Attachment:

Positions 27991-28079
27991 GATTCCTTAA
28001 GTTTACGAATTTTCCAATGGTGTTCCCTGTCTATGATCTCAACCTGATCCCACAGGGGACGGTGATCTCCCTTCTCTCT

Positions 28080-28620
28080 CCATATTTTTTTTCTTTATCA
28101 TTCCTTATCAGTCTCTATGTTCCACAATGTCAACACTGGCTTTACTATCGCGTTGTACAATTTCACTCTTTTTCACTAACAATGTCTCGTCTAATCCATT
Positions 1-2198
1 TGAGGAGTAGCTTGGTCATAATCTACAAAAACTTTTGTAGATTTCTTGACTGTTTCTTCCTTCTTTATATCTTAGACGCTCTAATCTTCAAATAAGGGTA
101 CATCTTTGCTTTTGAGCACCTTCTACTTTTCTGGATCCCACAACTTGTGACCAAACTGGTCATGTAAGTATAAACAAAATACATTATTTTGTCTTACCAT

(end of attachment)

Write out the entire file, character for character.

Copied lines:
Positions 27991-28079
27991 GATTCCTTAA
28001 GTTTACGAATTTTCCAATGGTGTTCCCTGTCTATGATCTCAACCTGATCCCACAGGGGACGGTGATCTCCCTTCTCTCT

Positions 28080-28620
28080 CCATATTTTTTTTCTTTATCA
28101 TTCCTTATCAGTCTCTATGTTCCACAATGTCAACACTGGCTTTACTATCGCGTTGTACAATTTCACTCTTTTTCACTAACAATGTCTCGTCTAATCCATT
Positions 1-2198
1 TGAGGAGTAGCTTGGTCATAATCTACAAAAACTTTTGTAGATTTCTTGACTGTTTCTTCCTTCTTTATATCTTAGACGCTCTAATCTTCAAATAAGGGTA
101 CATCTTTGCTTTTGAGCACCTTCTACTTTTCTGGATCCCACAACTTGTGACCAAACTGGTCATGTAAGTATAAACAAAATACATTATTTTGTCTTACCAT